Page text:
The area is the amount and range of surface that a two-dimensional object can cover. It is the total space taken up by an object. The area is measured in square units. A square meter (m²) is the SI unit of area. (See How can You measure Temperature?)

**4. Is Pressure Force Per Unit Area?**

**Yes. **The equation for pressure is simply the force divided by the area upon which the force is applied. Check out what does a barometer measure?

**5. What is the Relation between Pressure Force and Area?**

Pressure is the force per unit area. Pressure is defined as the force on an object that is spread over a specific surface area.

The equation for pressure is written the force which is divided by the area where the force is applied. Pressure is the physical quantity. The equation is,** P = F/A, **the answer to what is the relation between pressure force and area where F is the force applied and A is the area over which the force is applied. As area increases pressure decreases, which makes pressure inversely proportional to area.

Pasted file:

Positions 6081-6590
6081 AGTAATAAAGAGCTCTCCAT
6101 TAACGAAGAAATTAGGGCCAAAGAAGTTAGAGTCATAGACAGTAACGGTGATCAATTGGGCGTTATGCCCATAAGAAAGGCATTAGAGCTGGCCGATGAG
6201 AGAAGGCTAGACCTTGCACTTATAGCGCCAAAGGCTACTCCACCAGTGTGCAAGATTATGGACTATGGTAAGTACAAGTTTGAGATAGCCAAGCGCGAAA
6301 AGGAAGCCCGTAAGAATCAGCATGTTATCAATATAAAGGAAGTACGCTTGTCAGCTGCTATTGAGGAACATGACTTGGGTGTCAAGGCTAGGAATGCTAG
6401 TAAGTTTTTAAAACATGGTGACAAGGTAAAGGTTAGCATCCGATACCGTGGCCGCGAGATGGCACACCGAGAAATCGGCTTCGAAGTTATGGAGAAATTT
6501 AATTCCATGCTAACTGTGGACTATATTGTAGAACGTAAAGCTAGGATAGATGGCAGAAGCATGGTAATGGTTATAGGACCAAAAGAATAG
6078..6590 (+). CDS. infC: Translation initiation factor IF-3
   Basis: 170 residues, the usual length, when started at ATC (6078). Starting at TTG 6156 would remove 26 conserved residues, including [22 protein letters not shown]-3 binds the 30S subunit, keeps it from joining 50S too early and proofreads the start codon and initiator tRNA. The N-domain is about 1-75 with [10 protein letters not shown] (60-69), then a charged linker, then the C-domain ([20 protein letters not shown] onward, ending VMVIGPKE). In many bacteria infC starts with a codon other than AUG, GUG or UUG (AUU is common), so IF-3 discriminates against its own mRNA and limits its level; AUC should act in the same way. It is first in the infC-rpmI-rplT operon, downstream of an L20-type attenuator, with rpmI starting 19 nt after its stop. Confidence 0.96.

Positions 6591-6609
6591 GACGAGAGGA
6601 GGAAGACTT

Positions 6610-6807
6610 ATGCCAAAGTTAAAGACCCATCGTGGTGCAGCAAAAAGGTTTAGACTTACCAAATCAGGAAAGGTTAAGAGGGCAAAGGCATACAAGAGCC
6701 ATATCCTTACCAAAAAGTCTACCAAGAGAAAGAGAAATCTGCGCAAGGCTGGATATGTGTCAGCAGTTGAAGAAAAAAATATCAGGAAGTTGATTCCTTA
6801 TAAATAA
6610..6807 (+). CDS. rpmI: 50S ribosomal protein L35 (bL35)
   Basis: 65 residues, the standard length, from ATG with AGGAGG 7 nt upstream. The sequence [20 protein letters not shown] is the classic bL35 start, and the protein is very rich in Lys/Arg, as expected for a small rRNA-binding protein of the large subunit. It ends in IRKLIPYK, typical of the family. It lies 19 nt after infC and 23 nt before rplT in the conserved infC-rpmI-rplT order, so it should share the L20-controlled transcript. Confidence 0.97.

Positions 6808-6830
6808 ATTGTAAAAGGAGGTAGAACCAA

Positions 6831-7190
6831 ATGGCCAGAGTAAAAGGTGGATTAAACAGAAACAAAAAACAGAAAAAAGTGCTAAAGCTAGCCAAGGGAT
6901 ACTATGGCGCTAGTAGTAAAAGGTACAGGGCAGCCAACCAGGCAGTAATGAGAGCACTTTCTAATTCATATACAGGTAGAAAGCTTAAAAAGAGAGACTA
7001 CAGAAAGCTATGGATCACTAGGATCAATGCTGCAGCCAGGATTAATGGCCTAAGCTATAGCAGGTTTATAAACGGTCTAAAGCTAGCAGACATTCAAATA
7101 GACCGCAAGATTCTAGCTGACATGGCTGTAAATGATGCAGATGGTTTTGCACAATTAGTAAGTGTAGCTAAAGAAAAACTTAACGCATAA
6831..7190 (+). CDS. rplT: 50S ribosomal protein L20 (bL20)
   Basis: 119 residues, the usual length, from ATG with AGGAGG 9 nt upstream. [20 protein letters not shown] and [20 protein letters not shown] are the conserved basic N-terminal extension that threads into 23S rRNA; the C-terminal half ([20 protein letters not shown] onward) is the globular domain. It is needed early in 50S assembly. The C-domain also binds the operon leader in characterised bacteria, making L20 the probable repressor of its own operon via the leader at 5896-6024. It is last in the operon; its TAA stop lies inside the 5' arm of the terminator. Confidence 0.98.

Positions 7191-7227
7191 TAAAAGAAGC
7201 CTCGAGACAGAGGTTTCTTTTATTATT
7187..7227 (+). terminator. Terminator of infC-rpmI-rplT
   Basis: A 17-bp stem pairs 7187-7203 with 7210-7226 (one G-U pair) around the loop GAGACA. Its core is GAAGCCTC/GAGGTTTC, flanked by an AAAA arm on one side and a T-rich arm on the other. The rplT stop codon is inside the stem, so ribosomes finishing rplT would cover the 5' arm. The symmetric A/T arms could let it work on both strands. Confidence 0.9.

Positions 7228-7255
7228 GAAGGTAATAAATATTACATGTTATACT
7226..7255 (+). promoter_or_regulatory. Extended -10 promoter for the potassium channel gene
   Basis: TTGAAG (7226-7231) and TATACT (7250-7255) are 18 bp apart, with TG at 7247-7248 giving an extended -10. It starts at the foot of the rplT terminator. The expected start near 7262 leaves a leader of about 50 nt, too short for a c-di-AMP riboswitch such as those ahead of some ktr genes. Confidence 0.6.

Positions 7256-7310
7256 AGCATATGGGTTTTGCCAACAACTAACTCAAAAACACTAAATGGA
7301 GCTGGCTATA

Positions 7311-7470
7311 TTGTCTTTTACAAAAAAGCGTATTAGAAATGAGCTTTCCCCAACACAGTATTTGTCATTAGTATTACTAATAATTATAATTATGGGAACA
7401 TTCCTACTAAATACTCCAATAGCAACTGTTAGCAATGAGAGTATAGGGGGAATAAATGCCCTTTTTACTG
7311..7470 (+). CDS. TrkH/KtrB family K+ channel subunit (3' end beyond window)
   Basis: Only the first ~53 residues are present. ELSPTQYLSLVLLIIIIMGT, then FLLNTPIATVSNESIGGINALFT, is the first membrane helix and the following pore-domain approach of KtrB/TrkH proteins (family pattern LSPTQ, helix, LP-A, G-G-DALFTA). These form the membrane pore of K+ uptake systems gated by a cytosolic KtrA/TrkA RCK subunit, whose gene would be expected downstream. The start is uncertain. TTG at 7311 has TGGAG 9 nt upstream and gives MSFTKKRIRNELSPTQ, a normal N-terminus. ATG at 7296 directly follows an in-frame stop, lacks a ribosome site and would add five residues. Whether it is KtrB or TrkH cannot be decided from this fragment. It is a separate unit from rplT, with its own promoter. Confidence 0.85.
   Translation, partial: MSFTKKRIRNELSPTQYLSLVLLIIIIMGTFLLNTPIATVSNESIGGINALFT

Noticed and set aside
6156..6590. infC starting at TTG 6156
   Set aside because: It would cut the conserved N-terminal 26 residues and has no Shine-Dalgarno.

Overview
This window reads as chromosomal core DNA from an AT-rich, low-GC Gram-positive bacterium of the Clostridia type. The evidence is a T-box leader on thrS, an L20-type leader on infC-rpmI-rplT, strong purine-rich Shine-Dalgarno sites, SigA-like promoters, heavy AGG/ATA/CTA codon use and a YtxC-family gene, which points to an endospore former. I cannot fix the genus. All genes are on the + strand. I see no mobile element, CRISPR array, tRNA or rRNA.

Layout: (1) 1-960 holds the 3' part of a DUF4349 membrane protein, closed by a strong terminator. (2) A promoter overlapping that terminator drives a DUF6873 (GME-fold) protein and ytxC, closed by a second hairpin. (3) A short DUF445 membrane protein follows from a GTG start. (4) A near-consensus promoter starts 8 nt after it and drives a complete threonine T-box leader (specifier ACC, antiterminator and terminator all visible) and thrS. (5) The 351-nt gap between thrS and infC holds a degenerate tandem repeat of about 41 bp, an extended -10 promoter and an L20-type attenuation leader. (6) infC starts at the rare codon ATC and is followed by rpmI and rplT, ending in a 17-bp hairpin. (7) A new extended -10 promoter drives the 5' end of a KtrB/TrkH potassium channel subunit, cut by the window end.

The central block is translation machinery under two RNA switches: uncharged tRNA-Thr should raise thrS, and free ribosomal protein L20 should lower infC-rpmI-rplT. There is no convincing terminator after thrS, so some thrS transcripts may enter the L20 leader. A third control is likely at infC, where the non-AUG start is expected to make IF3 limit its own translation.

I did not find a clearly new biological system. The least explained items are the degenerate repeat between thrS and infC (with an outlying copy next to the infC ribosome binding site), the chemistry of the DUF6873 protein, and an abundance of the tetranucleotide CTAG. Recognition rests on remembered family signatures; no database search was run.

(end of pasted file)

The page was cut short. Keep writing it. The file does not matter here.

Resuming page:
Hence, with the above explanation, we can conclude that **pressure is directly proportional to force and inversely proportional to area**. (Read How to find Current Barometric Pressure near you?)

**6. How do you Calculate Force Pressure and Area?**

Image by Andreas Glöckner from Pixabay
We have already seen what is the relation between pressure force and area, which makes it easy for us to calculate force pressure and area. Force, pressure, and area, all three are related to each other. The formula to calculate pressure is** P = F/A**, where F is the force applied and A is the area over which the force is applied. We can calculate force and area using this formula by interchanging the values.

To calculate force, **multiply the area by pressure**. The SI unit of area is a square meter (m²). To calculate the area, **divide the force by pressure**. The SI unit of force is Newton, which is represented by the symbol N. (See What Instrument is Used to Measure Mass of an Object?)

**7. How can you Calculate Pressure if Area is Given?**